“The Queen’s Gambit” is heading into Sunday’s Emmy Awards with nine Creative Arts wins (including Outstanding Main Title Design, Outstanding Period Costumes, Outstanding Cinematography for a Limited or Anthology Series or Movie) and six major nominations, but it’s now also facing a lawsuit from Nona Gaprindashvili. The Georgian chess player became the first woman named Grandmaster by the International Chess Federation, a feat which occurred in 1978. As reported by The New York Times, Gaprindashvili filed a lawsuit against Netflix on September 16 due to a line of dialogue in “The Queen’s Gambit” finale that she claims is “a devastating falsehood.”
The line of dialogue is heard during a chess competition in Moscow featuring series protagonist Beth Harmon (Golden Globe winner and Emmy nominee Anya-Taylor Joy). As a woman watches the chess match, the announcer of the event is heard saying, “The only unusual thing about [Beth], really, is her sex, and even that’s not unique in Russia. There’s Nona Gaprindashvili, but she’s the female world champion and has never faced men.”
As reported by The Times: “Ms. Gaprindashvili filed a lawsuit against Netflix in Federal District Court in Los Angeles, seeking millions of dollars in damages for what the suit claims is a ‘devastating falsehood, undermining and degrading her accomplishments before an audience of many millions’ and calling for the line about her not facing men to be removed.”
Gaprindashvili had in fact faced men throughout her career, including winning the Challenges competition at the 1963/4 Hastings International Chess Congress.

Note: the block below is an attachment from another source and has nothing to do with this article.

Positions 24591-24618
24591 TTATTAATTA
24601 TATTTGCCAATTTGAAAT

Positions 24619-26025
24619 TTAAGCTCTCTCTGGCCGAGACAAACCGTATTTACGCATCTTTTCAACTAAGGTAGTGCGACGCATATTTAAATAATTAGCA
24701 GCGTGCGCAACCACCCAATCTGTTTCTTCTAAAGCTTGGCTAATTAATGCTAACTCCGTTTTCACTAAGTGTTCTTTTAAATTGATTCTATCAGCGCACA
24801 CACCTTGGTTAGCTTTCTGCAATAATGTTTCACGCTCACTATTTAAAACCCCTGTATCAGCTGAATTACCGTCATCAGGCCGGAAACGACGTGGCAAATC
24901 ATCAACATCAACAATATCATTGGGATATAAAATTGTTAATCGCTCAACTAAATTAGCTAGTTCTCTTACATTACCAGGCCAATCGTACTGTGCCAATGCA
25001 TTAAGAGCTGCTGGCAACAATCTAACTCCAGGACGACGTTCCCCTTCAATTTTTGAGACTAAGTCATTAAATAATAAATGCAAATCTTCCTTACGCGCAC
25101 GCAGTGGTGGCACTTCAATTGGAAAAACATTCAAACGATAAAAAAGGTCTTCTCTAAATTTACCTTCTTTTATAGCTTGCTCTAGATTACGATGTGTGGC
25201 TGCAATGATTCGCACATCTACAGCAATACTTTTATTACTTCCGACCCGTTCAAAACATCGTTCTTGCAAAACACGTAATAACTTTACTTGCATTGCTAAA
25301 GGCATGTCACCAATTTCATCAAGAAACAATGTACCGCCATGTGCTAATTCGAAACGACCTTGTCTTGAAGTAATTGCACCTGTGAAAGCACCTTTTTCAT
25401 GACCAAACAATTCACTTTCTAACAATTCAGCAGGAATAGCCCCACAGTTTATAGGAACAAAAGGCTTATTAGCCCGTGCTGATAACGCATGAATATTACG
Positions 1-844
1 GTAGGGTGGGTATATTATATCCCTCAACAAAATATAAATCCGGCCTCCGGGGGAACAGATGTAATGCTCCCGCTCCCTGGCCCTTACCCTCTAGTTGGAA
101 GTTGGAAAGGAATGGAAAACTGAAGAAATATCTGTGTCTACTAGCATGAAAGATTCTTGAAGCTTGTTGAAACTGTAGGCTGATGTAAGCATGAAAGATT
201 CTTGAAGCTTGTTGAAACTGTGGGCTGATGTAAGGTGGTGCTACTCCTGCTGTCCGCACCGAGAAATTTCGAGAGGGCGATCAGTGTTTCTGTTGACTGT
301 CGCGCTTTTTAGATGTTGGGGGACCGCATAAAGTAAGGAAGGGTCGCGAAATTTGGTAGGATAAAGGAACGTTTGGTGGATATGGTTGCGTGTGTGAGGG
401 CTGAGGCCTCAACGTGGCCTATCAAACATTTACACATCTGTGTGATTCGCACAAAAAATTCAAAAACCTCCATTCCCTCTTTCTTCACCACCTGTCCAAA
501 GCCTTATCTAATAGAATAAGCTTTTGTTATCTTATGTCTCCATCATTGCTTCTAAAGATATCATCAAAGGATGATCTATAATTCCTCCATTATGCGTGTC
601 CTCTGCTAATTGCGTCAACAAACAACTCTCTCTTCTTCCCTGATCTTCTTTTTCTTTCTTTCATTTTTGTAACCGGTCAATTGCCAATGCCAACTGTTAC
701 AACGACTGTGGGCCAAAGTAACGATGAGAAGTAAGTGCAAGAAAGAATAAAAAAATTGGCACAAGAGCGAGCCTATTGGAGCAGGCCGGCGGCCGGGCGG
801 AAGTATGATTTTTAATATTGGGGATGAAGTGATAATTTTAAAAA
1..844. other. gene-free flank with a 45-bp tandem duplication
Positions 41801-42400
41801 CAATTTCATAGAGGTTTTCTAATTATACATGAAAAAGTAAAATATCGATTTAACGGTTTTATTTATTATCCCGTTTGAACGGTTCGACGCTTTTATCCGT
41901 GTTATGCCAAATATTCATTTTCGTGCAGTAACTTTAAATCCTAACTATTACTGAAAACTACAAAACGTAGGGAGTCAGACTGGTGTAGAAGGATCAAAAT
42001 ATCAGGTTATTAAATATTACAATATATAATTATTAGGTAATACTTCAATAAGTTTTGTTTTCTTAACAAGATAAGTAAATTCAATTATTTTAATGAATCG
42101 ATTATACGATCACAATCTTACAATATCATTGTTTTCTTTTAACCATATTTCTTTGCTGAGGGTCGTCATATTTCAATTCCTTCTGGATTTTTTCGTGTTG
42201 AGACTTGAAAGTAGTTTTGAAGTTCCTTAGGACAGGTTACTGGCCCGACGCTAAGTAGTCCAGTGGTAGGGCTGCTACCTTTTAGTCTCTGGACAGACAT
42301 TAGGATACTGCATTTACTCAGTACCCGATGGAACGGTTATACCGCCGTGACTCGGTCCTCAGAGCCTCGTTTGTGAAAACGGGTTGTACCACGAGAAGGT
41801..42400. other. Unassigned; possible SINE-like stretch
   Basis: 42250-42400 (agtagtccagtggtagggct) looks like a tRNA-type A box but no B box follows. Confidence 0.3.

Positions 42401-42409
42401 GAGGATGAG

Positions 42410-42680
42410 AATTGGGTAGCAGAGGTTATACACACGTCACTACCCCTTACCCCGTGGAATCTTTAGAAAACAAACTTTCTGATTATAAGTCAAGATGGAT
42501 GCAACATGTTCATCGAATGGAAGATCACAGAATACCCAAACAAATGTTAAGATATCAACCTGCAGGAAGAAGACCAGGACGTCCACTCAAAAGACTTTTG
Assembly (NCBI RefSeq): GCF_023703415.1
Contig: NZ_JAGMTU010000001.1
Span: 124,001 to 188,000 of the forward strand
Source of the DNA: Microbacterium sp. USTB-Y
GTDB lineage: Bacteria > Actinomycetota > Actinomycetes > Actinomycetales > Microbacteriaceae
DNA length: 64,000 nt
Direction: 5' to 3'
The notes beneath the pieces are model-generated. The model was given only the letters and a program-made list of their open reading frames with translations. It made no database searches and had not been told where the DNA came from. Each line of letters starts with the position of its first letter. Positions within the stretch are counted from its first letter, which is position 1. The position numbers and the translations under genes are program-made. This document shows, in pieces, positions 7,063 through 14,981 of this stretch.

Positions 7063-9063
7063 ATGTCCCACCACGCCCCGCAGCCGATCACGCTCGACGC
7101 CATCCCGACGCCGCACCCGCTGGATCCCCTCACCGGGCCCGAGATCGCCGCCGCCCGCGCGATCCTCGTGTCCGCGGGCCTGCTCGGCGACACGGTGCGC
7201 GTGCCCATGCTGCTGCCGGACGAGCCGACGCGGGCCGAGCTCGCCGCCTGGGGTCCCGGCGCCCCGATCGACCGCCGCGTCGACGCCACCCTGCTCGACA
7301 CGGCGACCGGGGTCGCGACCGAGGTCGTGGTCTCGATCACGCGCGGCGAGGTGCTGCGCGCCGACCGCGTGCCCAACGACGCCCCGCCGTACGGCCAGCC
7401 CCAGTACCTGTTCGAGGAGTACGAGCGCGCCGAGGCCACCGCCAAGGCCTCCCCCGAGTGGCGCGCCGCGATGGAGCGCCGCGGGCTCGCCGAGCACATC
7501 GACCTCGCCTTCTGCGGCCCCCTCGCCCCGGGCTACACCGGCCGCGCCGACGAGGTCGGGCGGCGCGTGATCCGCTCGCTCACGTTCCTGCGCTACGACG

Gaprindashvili said in a video interview arranged by her lawyers, “They were trying to do this fictional character who was blazing the trail for other women, when in reality I had already blazed the trail and inspired generations. That’s the irony…This was an insulting experience…This is my entire life that has been crossed out, as though it is not important.”
The lawsuit against Netflix claims that the streaming giant “brazenly and deliberately lied about Gaprindashvili’s achievements for the cheap and cynical purpose of ‘heightening the drama’ by making it appear that its fictional hero had managed to do what no other woman, including Gaprindashvili, had done.”
“Netflix has only the utmost respect for Ms. Gaprindashvili and her illustrious career, but we believe this claim has no merit and will vigorously defend the case,” the streaming giant said in a statement to The Times.
“The Queen’s Gambit” is now streaming in its entirety on Netflix. Head over to The New York Times’ website to read more about Gaprindashvili’s lawsuit.